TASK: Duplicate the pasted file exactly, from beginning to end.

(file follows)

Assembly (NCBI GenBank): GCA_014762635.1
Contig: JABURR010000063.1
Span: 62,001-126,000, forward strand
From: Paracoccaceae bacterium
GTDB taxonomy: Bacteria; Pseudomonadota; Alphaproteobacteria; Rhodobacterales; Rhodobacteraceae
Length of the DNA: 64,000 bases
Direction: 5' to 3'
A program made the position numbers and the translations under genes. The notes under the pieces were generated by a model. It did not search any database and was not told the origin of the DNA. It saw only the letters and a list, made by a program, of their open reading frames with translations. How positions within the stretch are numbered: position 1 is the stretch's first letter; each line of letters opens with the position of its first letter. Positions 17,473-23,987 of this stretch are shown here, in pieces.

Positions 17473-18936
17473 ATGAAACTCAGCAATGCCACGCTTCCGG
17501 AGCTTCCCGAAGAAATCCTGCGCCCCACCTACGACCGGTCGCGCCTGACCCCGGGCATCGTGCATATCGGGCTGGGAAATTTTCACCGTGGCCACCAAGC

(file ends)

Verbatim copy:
Assembly (NCBI GenBank): GCA_014762635.1
Contig: JABURR010000063.1
Span: 62,001-126,000, forward strand
From: Paracoccaceae bacterium
GTDB taxonomy: Bacteria; Pseudomonadota; Alphaproteobacteria; Rhodobacterales; Rhodobacteraceae
Length of the DNA: 64,000 bases
Direction: 5' to 3'
A program made the position numbers and the translations under genes. The notes under the pieces were generated by a model. It did not search any database and was not told the origin of the DNA. It saw only the letters and a list, made by a program, of their open reading frames with translations. How positions within the stretch are numbered: position 1 is the stretch's first letter; each line of letters opens with the position of its first letter. Positions 17,473-23,987 of this stretch are shown here, in pieces.

Positions 17473-18936
17473 ATGAAACTCAGCAATGCCACGCTTCCGG
17501 AGCTTCCCGAAGAAATCCTGCGCCCCACCTACGACCGGTCGCGCCTGACCCCGGGCATCGTGCATATCGGGCTGGGAAATTTTCACCGTGGCCACCAAGC